More paperwork released in Brodkorb case

Michael Brodkorb responded to requests for information from lawyers for the state senate. (MPR Photo/Tim Nelson)

Attorneys for the Minnesota Senate are seeking a wide list of records from former staffer Michael Brodkorb. The Senate wants everything from medical records, attorney fees, employers and information about other alleged affairs that occurred between lawmakers and staffers.

Brodkorb is suing the Senate for wrongful termination. He says he was fired because he had an affair with then Senate Majority Leader Amy Koch. Koch resigned her leadership position when a group of other GOP lawmakers confronted her about the affair in December of 2011. Brodkorb was fired one day later.

He filed a federal discrimination suit claiming that female staffers involved in similar relationships with male lawmakers were not fired. Senate officials say Brodkorb’s firing was legal. DFL Senate Majority Leader Tom Bakk told reporters yesterday that it was customary for the communications directors reporting to majority leaders to lose their jobs after a power change.

In a response to the legal requests, Brodkorb objected to several or said the information would be made available privately. The judge enacted a confidentiality agreement that makes some of the information private.  Brodkorb cited the confidentiality agreement when asked to disclose other relationships that occurred in the Minnesota Senate and when asked to disclose the identity of medical professionals he’s seen “for the purpose of addressing any harm caused” by the Senate and the treatment or types of services rendered.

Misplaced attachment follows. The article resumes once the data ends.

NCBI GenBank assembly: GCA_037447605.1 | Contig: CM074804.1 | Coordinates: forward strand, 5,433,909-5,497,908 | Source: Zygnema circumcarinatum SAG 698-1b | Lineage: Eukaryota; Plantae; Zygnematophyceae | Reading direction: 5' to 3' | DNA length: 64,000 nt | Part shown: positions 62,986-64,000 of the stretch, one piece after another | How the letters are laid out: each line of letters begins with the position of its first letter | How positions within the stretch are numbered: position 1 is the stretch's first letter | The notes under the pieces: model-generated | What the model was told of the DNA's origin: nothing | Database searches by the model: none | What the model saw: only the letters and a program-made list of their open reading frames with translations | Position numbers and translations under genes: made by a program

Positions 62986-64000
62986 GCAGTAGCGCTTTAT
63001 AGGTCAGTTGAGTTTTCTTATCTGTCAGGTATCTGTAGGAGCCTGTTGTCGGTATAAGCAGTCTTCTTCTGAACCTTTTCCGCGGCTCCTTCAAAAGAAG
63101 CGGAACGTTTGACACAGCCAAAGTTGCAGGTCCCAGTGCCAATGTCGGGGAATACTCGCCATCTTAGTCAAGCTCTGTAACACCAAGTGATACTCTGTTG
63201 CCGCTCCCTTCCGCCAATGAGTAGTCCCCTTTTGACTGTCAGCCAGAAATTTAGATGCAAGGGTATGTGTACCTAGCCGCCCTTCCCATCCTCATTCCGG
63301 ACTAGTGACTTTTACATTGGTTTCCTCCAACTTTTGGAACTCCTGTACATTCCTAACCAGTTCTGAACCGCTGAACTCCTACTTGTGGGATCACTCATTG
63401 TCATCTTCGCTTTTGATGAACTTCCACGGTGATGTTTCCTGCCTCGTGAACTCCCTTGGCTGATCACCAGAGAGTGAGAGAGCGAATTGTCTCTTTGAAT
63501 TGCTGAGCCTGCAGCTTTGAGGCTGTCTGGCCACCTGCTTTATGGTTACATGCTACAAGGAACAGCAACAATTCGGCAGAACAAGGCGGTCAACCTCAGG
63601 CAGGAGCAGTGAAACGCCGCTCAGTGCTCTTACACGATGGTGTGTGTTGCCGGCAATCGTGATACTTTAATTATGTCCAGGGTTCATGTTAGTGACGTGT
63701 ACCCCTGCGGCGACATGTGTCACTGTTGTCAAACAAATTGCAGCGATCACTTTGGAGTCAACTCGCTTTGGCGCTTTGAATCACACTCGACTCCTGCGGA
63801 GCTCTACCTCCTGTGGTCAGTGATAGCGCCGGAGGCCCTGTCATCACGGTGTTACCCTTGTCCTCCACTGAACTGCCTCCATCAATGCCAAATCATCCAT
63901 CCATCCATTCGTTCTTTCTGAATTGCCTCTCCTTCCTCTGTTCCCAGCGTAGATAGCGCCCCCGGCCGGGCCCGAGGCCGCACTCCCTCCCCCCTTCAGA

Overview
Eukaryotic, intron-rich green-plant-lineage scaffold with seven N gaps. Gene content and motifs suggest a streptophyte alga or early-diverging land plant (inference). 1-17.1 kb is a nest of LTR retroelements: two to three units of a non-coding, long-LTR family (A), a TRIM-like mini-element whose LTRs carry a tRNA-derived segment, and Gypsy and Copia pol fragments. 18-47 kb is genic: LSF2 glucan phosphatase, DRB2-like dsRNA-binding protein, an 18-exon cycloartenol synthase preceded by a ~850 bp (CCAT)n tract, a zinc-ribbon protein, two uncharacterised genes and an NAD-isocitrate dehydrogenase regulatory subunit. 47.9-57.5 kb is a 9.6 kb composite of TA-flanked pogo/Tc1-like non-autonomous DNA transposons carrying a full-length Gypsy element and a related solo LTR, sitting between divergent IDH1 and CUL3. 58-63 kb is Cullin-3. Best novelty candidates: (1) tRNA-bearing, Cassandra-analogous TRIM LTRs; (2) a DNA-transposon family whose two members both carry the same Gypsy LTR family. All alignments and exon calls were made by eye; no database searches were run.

Brodkorb’s filing states that he did suffer injuries to the “mind so that he has in the past, and will in the future, suffer great mental pain and anguish subject to but not limited to extreme and severe anguish, humiliation, emotional distress, nervousness, tension, sleeplessness, and anxiety, the extent of which is not fully known at this time.” Brodkorb adds that his career has also been “irreparably harmed” as a result of his firing.

Brodkorb also notes that he secretly recorded meetings with Senate Republican Caucus Chief of Staff Kevin Matzek and former Secretary of the Senate Cal Ludeman and Senate President Michelle Fischbach.

Brodkorb also disclosed that he sought unemployment and worked since he was fired by the Senate in 2010. In court filings, Brodkorb said he worked for Mike Parry’s Congressional campaign, public relations consultant and Morning Take newsletter author Blois Olson, Weber-Johnson Public Affairs, The Arkin Group LLC and Republican consultant Ben Golnik.

Brodkorb also objected to a request that he state what his current relationship is with Koch. He also declined to say whether he destroyed or deleted any text messages exchanged with Koch since Feb. 1, 2012 except to say he has not deleted any e-mail or text messages related to the court case. In another filing, Brodkorb notes that there are no documents reflecting any “joint ventures, commonly owned property, or shared bank accounts” between Brodkorb and Koch.

The flurry of legal paperwork comes as the deposition portion of the case is about to begin. The judge has set a July 1, 2014 trial date. Senate officials have budgeted another $500,000 to pay for legal defense. DFL Senate Majority Leader Tom Bakk says the Senate is unlikely to settle the case.

Here’s Brodkorb’s response: